Not that the other villain is any slouch.  The first film had the legendary Jeff Bridges as the bad guy, so to keep up the high standard, the sequel got Sam Rockwell AND Mickey Rourke.  Good luck keeping that momentum going in film 3.  If Hammer is the funhouse mirror reflection of Stark, then Ivan Vanko is the opposite side of the same coin.  A genius who built his revolutionary technology with limited resources, only without the moral awakening Stark benefitted from - as much his father's son as Stark is.  Mickey Rourke has long been a precocious talent, his screen presence walking the fine line between magnetic and awkward.  When that abrasive, edgy persona of his is focused - like in Sin City and The Wrestler - the results are extraordinary.  Here he is not quite so successful, but it's no disaster either.  Rourke doesn't seem to be obviously phoning it in as he does sometimes when the material doesn't compel him.  It's clear he's taking the role of Whiplash seriously, and as such he brings a palpable sense of danger and coiled-up fury into his characterisation. 

Much of the film's first act is anchored by the inevitable collision course brewing between Vanko and Stark - Stark's excess and glamorous high life balanced against Vanko losing that which he holds dearest, and fighting his way up from the gutter to strike out against the only person left to blame for a whole lifetime of anguish, bitterness and percieved injustice ("That should be you up there", his dying father tells him as they watch Tony Stark on TV).  It all comes to a head on the Monaco race track, the most thrilling action set-piece of the movie.  I silently commended Favreau for setting up a different villain dynamic than just "bad guy in a bigger suit of armor."  But it turns out I was a bit premature.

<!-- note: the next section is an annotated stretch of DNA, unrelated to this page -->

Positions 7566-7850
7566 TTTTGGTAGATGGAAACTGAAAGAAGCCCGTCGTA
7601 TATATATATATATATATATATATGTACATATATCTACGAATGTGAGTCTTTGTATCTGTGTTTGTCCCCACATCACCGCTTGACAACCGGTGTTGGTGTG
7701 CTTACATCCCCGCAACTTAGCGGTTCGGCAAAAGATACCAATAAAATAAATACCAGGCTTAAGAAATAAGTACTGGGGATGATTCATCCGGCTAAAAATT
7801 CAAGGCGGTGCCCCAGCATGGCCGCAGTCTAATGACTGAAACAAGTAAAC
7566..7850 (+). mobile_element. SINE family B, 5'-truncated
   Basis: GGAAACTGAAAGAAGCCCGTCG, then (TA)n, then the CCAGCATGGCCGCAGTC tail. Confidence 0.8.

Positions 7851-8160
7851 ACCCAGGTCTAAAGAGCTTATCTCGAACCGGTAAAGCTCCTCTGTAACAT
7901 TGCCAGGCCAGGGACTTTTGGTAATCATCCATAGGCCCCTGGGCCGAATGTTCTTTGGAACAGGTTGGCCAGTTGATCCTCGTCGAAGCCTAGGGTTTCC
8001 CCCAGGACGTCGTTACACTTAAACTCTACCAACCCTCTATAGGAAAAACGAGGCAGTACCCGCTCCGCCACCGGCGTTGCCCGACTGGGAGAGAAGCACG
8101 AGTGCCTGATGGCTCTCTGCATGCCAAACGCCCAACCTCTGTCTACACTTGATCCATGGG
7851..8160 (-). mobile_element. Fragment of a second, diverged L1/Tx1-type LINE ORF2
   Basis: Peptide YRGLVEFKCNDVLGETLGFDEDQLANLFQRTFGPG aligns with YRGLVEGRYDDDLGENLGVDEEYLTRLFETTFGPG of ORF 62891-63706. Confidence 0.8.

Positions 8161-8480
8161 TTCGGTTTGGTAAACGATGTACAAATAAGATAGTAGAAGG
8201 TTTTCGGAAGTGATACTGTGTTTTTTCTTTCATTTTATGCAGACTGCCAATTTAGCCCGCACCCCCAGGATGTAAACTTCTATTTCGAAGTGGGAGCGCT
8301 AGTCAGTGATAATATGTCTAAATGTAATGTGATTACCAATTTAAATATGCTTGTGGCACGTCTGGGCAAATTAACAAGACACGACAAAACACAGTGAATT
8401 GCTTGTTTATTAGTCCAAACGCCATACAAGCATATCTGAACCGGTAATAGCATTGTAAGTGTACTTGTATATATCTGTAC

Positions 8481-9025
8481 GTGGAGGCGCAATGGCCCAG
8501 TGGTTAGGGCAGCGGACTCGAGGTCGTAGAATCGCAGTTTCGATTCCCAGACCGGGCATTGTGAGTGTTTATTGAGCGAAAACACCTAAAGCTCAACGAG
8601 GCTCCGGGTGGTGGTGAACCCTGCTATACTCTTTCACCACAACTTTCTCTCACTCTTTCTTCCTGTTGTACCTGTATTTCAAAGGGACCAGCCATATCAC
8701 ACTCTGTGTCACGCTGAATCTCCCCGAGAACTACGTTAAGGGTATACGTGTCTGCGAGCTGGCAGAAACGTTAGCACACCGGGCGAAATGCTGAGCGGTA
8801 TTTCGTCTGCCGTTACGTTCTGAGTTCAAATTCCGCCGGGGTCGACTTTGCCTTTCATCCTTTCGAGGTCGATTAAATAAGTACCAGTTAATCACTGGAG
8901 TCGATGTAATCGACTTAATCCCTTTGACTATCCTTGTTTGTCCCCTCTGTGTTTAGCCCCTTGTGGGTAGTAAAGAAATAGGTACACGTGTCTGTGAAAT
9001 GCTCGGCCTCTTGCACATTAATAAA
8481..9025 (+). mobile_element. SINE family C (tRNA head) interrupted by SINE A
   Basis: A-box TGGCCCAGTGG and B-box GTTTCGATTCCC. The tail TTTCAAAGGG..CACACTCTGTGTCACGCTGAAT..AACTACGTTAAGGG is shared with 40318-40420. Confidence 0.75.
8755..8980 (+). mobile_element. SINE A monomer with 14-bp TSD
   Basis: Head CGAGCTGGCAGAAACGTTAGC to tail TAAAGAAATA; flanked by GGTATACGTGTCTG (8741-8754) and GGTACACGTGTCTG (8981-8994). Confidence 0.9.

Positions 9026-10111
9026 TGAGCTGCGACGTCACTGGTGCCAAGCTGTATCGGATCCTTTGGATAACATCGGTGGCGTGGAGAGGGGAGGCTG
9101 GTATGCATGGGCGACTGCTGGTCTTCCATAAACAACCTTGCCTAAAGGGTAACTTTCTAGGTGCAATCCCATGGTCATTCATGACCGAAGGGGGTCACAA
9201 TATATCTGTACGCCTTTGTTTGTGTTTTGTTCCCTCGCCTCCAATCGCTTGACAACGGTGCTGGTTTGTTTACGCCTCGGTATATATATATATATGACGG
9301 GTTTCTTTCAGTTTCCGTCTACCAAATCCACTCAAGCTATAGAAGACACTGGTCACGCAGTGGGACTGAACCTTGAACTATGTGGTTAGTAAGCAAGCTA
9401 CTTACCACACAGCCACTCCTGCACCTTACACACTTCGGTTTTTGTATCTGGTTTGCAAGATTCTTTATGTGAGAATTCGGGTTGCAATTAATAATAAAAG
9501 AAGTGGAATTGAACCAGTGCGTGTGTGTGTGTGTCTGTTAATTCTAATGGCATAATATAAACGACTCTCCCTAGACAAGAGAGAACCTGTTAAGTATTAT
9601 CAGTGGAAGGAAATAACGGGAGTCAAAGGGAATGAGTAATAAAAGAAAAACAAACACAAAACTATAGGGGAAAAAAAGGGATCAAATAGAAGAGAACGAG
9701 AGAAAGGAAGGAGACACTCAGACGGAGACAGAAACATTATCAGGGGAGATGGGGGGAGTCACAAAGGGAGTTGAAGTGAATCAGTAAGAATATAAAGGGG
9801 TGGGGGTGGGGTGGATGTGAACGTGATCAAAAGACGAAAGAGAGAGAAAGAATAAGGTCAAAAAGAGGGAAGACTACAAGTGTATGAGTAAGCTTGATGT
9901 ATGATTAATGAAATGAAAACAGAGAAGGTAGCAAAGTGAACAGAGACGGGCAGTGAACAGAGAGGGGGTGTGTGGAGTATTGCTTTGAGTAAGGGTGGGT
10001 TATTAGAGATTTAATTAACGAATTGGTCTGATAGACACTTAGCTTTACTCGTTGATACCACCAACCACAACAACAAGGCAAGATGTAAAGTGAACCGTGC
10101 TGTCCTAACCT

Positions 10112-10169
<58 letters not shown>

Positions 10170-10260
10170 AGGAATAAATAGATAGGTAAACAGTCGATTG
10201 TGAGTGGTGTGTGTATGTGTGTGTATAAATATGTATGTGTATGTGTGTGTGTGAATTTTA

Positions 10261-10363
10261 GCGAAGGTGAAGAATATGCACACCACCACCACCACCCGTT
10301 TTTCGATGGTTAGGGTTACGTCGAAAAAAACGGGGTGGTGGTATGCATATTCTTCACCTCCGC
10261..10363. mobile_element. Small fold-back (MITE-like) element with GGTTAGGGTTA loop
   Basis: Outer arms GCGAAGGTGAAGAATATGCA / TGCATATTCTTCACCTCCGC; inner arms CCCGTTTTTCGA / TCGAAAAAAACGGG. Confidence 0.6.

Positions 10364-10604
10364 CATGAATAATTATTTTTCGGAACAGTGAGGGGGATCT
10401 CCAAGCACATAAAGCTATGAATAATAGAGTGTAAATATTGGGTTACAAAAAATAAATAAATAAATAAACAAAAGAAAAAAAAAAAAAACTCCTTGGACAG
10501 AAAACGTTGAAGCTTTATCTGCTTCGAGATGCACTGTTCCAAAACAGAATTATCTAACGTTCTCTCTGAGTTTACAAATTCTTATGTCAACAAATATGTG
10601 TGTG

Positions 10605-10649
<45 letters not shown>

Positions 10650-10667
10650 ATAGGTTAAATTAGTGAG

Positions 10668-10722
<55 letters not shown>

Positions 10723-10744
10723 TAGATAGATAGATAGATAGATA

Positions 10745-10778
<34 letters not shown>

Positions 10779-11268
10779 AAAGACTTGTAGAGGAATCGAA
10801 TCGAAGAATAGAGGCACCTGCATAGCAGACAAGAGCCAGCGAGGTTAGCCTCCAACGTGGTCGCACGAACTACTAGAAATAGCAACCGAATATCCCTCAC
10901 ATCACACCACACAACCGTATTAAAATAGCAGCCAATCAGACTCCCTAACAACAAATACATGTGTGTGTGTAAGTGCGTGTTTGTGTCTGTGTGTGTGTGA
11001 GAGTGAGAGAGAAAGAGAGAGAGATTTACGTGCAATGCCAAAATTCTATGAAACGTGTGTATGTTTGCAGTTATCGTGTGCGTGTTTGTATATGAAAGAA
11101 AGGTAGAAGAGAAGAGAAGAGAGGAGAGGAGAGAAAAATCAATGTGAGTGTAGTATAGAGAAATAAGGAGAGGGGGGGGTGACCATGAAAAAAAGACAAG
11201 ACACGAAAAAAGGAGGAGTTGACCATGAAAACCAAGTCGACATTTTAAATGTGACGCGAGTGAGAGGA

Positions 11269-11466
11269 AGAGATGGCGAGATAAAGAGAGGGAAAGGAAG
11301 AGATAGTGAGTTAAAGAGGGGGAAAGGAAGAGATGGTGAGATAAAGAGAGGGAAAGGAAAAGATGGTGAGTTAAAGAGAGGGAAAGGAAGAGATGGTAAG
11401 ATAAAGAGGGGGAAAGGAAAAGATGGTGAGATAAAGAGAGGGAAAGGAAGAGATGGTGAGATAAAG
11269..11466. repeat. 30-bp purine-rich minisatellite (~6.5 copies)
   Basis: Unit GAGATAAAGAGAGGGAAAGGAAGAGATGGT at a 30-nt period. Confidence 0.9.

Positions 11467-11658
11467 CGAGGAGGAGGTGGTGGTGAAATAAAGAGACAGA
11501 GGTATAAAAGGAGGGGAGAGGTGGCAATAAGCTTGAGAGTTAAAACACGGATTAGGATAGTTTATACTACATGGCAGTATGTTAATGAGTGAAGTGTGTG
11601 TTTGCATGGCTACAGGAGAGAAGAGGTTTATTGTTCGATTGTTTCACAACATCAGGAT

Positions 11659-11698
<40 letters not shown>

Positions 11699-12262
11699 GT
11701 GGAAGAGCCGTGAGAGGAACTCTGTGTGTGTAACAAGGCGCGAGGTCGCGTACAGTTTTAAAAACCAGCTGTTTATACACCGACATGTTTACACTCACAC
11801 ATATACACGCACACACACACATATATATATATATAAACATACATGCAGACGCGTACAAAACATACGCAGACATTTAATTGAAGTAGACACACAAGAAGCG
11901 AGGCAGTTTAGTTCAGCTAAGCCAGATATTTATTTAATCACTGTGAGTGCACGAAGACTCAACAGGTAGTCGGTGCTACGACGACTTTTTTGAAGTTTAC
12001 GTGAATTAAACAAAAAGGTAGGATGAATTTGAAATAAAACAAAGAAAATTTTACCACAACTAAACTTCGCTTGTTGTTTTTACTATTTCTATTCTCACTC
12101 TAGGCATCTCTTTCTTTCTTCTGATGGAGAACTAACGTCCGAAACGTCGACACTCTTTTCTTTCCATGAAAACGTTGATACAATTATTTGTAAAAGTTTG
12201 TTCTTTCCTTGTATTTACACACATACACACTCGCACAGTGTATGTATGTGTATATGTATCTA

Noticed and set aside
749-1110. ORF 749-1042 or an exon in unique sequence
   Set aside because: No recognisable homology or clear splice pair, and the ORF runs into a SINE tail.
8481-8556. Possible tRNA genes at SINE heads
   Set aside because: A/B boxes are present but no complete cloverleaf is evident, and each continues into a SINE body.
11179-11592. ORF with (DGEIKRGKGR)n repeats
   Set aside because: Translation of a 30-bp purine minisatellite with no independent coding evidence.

After this intense battle, we get an equally intense verbal confrontation between Robert Downey Jr and Mickey Rourke - one of those great examples of two actors just owning the screen and generating explosive chemistry - but then Vanko spends over an hour just sitting around, in various locations.  And when he does come back towards the end, it's as - sigh - a bad guy in a bigger suit of armor.  And oddly, he feels less threatening in this instance than he did on the Monaco race track.  I cited the same problem with Jeff Bridges as Obidiah Stane VS Iron Monger, or indeed Tim Roth as Emil Blonsky VS Abomination.  A great actor is always going to make for a more compelling bad guy than a special effect will.

As for the rest of the cast, Gwyneth Paltrow continues to shine as Pepper Potts.  Too often the female leads in superhero films are simpering damsels in distress, but Pepper Potts is the perfect foil for Tony Stark, and actually feels like his match.  They actually have a good chemistry when on-screen together, with the back-and-forth line exchanges - so that we don't actually view these "lovey dovey" scenes as the boring lowpoint of the film, just padding in space until we get to the good stuff.  And as struggling CEO this time round, Paltrow gets to explore new territory - including hints of ambition from someone so long known for her selflessness, interestingly - rather than just rehashing what she did in the first film.  Don Cheadle makes for a better Rhodey than Terrence Howard, so I for one was happy with the changeover.  Funnily enough, though, despite getting to become War Machine in this film, Rhodey isn't given all that much more to do in this film than he was in the first one.  Samuel L. Jackson essentially just plays Nick Fury as Samuel L. Jackson, but I happen to find the Samuel L. Jackson on-screen persona consistently entertaining, so I didn't really mind that.  And in a brief cameo, John Slattery brings a good serving of his Roger Sterling from Mad Men cool to Howard Stark, making him a perfect choice to play Tony Stark's dad.